‘Nikulinsky Naturally’ runs until August 17.

The monograph Nikulinsky Naturally: An Artist’s Life may be purchased online or from the Lawrence Wilson Art Gallery.

Pictured top is ‘Misteltoe’ by Philippa Nikulinsky.

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Pine trees, birds in flight and leopard figure all in black etched against blue/pink sunset sky
August 19, Calendar, July 19, Visual arts

Visual Arts: Hearsay

8 Jul – 31 Aug @ Wanneroo Gallery, Wanneroo Library and Cultural Centre ·
Presented by City of Wanneroo ·

Hearsay shares fireside tales; from the ghostly Alkimos wreck, big cat sightings and UFOs, to daredevil feats of the Birdman Rally and the adventures of Moondyne Joe. Set to the backdrop of the shipwreck coast and the Gnangara pines, and drawn from  the rich history of the Wanneroo region, this exhibition blurs the line between fact and fiction.

More info

Pictured: Hearsay

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Mixed Media artwork
Calendar, July 19, Visual arts

Visual Arts: July Exhibitions at Cool Change Contemporary

5 – 27 July @ Cool Change Contemporary ·
Presented by Cool Change Contemporary ·

Join us for the next block of exhibitions at Cool Change Contemporary:

Andrew Nicholls and Sion Prior: Hymn
Gallery 1

Nathan Beard: White Gilt
Gallery 2

Grace Wood: Ersatz
Gallery 3

Opening Night 5 July, 6-8pm

More info

Pictured: Grace Wood, Stand Back, 2019. Digital print on cotton canvas. Image courtesy of the artist.

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News, Reviews, Visual arts

Intrigue in Thompson’s powerful gaze

Christian Thompson, ‘Ritual Intimacy’ ·
John Curtin Gallery ·
Review by Jenny Scott ·

The spaces of John Curtin Gallery have been transformed by ‘Ritual Intimacy’, an exhibition surveying the last 15 years of Bidjara artist Christian Thompson’s career.

Originally curated by Hettie Perkins and Charlotte Day for Monash University Museum of Art, ‘Ritual Intimacy’ has been installed within an intricate floor plan of distinct rooms and resting areas designed to encourage contemplation of Thompson’s multidisciplinary practice.

It’s a dense show with the potential to be discombobulating, but the exhibition design and accompanying room sheet successfully showcase Thompson’s rich practice and the context behind his selected works. Spanning photography, sound, video and performance, these works reveal thematic links and trace the artist’s interests in language, song, ancestry, and living cultural traditions. The exhibition is also be accompanied by the publication of the first monograph on Thompson’s career and work.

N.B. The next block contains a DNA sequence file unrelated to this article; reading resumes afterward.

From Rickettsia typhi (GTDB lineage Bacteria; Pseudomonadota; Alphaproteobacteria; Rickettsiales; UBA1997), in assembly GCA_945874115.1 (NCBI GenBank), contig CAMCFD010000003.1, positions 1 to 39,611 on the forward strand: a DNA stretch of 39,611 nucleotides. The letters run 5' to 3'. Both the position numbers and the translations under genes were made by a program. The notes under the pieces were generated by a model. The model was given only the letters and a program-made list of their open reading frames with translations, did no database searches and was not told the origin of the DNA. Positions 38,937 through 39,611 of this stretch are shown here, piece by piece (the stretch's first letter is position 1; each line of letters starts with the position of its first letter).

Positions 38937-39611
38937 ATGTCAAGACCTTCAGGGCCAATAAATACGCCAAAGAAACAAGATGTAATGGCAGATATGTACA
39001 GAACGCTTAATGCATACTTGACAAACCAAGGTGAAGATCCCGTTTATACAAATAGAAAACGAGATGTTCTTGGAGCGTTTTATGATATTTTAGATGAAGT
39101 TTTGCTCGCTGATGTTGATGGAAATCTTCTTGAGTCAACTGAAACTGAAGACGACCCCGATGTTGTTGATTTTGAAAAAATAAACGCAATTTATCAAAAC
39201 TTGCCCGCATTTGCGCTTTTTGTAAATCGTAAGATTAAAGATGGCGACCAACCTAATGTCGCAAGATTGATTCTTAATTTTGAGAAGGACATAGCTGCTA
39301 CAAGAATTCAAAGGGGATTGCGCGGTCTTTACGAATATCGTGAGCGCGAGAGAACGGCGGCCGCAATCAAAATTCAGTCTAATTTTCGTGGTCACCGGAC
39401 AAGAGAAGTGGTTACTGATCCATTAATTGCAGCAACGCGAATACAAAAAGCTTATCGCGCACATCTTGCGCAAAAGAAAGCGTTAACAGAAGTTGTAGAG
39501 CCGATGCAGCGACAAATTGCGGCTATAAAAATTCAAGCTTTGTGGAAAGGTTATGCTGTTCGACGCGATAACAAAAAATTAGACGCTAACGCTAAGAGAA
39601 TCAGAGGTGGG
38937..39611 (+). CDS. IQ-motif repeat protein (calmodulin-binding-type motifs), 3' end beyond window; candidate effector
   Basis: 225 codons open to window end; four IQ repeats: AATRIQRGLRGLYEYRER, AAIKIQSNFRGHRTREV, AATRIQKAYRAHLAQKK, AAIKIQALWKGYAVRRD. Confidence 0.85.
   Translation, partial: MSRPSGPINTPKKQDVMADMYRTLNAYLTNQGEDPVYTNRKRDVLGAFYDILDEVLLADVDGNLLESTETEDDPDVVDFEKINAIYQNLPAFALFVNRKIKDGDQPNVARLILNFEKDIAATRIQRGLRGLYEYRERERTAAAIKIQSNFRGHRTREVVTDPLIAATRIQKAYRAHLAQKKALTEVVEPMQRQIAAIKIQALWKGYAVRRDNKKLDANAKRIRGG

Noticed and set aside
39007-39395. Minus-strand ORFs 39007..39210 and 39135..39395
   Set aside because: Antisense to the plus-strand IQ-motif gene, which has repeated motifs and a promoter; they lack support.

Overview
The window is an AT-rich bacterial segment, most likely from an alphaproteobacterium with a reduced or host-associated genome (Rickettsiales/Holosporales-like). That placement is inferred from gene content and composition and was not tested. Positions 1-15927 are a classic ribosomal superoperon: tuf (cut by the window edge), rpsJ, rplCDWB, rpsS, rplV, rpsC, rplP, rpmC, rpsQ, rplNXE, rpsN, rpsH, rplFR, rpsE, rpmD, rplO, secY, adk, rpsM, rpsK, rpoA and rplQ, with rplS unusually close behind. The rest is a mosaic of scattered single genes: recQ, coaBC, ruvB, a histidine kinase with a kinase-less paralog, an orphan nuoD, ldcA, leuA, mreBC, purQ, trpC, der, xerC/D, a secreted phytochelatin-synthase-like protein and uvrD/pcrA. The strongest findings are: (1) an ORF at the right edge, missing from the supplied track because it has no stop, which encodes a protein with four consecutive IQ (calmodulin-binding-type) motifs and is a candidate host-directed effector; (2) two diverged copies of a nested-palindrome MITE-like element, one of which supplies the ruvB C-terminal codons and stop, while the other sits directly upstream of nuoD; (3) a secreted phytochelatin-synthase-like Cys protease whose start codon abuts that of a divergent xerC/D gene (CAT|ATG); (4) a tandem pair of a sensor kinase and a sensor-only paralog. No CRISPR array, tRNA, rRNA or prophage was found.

Projected onto one wall is ‘Heat’ (2010), a three-channel video featuring the granddaughters of Aboriginal activist Charles Perkins. Each woman stares straight ahead as air from an unseen source whips their hair around their faces. Intended by Thompson to evoke the feeling of being on desert country, the footage imparts a sense of resilience as the women remain stoic while being buffered by outside forces.

On the opposing wall are five prints from Thompson’s iconic photographic series ‘Australian Graffiti’ (2007), which are stylish self-portraits of the artist adorned with cuttings of native flora; a low-slung crown of banksia flowers, a jaunty garland of grey gum leaves. While his eyes are obscured, Thompson’s posture hints that he can see from under the shadows of his foliage. Forming tensions between strength and fragility, masculinity and glamour, these works reflect on a corporeal connection to the Australian landscape, and the power of the gaze.

The artist’s exploration of identity and representation continues in the Northern Gallery, a large room of stunning C-type prints relating to Thompson’s experiences working with the Pitt Rivers Museum’s Australian photographic collection in Oxford.

In works from the series ‘We Bury our Own’ (2012), Thompson has staged personal reinterpretations of the ‘essence’ of selected photographs from this collection, using costume and symbols to invoke hidden meanings and unseen practices. These works re-inject museological specimens with an intimacy, subjectivity, and uncertainty of meaning, contesting the authority of ethnographic collecting. Thompson terms this process ‘spiritual repatriation’ – a concept that is particularly relevant with the increasing global pressure on museums to repatriate their collections.

Thompson’s challenge to the legacies of colonialism is more explicit in works such as the series ‘Museum of Others’ (2016), in which the eyes of famous ‘dead white males’ (an explorer, an artist, an anthropologist) have been removed and replaced with the artist’s own. Viewing such an evocative array of prints is made even more powerful by the atmospheric leakage of overlapping songs from other nearby works in the show.

‘Ritual Intimacy’ is a rich exhibition in which it is worth lingering to soak up the aesthetic pleasure of this collection of thought-provoking and vital works.

‘Ritual Intimacy’ runs until 21 July.